In the latest issue of Uncut (Take 181, June 2012), out now, we visit Tom Petty at his California home to discuss the history of the Heartbreakers, why he’s “a ridiculous control freak” and why the group are heading to the UK for the first time in 15 years – so it seems like a good time to check out this great piece by Adam Sweeting on Petty’s ‘lost classic’, 1985’s Southern Accents, from Uncut’s May 2004 issue.
If you were compiling a list of Southern Rock bands, you’d have The Allman Brothers, Lynyrd Skynyrd and The North Mississippi All Stars pencilled in pretty sharpish, and probably The Black Crowes, The Atlanta Rhythm Section and Molly Hatchet, too. Tom Petty & The Heartbreakers, however, might very well be absent, even though they originally hailed from Florida. After all, few outﬁts have become so identiﬁed with the sunshine, smog and
sybaritic lifestyle out west in California. And it wasn’t until the Heartbreakers were five albums into their career that Petty made a conscious effort to reconnect himself to his Florida roots with Southern Accents.
A decade earlier in 1974, Mudcrutch, as the pre-Heartbreakers were known, had loaded their gear into a VW van and set out from their hometown of Gainesville, Fla. for California and the prospect of a record deal. In hardly any time, they were fixed up with Denny Cordell’s Shelter Records.
The Heartbreakers landmarks usually go like this: taut and wiry debut album ﬁnds favour with a Britain in the throes of punk, Petty striking up a rapport with Elvis Costello and Nick Lowe. Follow-up You’re Gonna Get lt! pumps up the volume in a jangle-rock stylee. Then band enters Lawsuit Hell and bankruptcy, emerging triumphantly with raised-digit epic Damn The Torpedoes. Hard Promises cements Heartbreakers into mainstream, Long After Dark features band raging against the rockbiz machine… and then Petty decides to make a solo double album about his Southern background. He’ll call it Southern Accents.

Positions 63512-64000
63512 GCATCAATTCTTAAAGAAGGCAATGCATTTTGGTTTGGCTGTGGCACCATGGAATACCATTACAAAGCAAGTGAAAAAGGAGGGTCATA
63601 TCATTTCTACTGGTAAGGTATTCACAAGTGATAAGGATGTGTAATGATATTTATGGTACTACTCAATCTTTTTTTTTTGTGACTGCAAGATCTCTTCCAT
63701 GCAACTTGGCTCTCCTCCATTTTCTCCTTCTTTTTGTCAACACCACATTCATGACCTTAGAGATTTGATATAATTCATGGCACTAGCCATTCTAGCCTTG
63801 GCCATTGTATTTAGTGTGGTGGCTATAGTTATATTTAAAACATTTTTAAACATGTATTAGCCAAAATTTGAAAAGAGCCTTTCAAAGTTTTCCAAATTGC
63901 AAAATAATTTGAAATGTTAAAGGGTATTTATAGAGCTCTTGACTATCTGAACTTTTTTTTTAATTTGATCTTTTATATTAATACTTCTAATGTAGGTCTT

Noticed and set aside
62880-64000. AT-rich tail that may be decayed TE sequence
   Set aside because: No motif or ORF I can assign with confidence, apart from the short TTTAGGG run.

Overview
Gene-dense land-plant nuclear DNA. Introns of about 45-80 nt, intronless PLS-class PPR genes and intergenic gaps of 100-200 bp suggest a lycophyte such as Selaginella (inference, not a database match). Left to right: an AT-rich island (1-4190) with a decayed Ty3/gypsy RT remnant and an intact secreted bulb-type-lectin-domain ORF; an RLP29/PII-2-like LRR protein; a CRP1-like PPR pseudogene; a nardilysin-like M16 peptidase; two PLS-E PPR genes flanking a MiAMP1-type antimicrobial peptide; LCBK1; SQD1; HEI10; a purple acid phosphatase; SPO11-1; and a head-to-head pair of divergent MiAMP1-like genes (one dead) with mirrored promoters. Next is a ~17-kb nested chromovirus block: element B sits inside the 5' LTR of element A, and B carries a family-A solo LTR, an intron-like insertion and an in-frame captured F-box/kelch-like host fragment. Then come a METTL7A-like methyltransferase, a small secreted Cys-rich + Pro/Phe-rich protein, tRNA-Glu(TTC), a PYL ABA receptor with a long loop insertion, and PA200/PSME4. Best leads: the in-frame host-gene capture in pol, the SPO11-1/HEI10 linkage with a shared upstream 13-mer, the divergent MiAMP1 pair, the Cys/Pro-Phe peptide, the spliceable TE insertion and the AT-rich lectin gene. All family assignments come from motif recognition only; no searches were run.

Heartbreakers compilations always skate briskly over Southern Accents as if the Trackpicker-In-Chief was ordered to bury his head in inferior live tracks or selections from Petty’s later solo work. Maybe it’s because the finished album veered off at right angles to Petty’s original objective, or maybe it’s because it emerged from a dark and murky period in the band’s history, but the most interesting parts are airbrushed from view.
The album was recorded at Petty’s home studio in LA, though as he gradually invited his bandmates in to help out, it moved away from his solo concept and morphed into a Heartbreakers project. The decision to make the album at Chateau Petty proved ill-conceived, and as the sessions ground on cabin fever set in. Recreational drugs were consumed, day turned all too frequently into night, and partygoers stopped by at all hours. Petty himself was in some sort of mid-life creative crisis.
“Tom was dancing with the devil at that point,” says Heartbreakers drummer Stan Lynch. “I imagined he was going to go… Something was going to happen real bad.”
Although he was having no trouble knocking out songs, Petty couldn’t get a grip on the album’s direction. His exasperation came to a head one night while he was making the umpteenth attempt to mix opening track “Rebels”, a combined self-portrait and Civil War ﬂashback. Petty vented his frustration on a nearby wall, violently enough to break a mass of small bones in his hand.